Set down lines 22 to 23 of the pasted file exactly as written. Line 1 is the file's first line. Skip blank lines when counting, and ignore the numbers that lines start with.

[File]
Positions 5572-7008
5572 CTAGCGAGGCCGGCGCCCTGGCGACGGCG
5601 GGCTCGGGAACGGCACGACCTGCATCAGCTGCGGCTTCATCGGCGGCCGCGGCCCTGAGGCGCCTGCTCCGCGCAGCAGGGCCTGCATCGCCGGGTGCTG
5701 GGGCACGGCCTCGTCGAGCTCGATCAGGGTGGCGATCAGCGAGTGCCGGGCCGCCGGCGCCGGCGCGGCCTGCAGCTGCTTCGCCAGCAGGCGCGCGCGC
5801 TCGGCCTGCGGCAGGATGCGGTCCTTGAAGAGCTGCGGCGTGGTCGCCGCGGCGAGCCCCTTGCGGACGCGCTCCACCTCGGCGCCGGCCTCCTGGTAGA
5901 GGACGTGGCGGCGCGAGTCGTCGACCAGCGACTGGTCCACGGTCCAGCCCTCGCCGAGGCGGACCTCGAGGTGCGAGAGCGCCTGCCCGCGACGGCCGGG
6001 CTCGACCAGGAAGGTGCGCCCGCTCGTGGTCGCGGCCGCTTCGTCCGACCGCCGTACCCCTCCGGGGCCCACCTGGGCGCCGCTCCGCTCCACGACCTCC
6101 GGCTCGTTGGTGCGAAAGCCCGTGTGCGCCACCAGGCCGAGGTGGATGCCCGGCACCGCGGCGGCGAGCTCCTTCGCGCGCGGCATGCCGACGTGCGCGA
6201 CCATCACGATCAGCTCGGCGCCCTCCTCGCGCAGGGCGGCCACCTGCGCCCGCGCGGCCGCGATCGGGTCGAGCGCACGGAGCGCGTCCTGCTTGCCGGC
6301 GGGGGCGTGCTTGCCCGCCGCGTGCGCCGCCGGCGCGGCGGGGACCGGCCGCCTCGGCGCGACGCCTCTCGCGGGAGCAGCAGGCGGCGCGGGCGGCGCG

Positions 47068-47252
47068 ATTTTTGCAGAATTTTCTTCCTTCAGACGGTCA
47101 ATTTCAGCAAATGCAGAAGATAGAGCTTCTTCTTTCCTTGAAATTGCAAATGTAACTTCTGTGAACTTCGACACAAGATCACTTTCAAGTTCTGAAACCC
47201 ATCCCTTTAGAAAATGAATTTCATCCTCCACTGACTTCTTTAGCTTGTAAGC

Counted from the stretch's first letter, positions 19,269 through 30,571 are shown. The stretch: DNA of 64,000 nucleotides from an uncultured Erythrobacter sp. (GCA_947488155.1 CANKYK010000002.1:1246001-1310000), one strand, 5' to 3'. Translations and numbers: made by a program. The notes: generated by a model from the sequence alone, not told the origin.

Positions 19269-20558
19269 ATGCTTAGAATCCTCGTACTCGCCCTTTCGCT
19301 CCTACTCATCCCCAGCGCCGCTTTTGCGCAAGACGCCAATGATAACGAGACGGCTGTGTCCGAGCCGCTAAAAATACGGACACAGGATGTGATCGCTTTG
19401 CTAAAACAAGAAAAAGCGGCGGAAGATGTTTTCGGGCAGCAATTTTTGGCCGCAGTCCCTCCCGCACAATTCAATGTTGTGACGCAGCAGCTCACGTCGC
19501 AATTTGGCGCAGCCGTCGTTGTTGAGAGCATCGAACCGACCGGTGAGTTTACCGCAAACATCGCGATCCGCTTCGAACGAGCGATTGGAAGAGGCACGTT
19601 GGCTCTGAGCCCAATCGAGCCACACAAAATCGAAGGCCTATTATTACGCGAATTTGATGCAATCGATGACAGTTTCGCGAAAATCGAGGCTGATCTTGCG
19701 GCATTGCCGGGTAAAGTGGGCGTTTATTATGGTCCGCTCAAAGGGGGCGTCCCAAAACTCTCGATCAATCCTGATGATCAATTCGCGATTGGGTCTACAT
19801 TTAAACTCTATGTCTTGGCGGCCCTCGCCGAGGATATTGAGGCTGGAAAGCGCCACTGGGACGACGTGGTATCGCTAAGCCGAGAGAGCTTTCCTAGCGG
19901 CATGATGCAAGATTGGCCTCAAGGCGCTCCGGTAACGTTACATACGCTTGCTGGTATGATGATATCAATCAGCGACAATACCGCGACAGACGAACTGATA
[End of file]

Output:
19701 GCATTGCCGGGTAAAGTGGGCGTTTATTATGGTCCGCTCAAAGGGGGCGTCCCAAAACTCTCGATCAATCCTGATGATCAATTCGCGATTGGGTCTACAT
19801 TTAAACTCTATGTCTTGGCGGCCCTCGCCGAGGATATTGAGGCTGGAAAGCGCCACTGGGACGACGTGGTATCGCTAAGCCGAGAGAGCTTTCCTAGCGG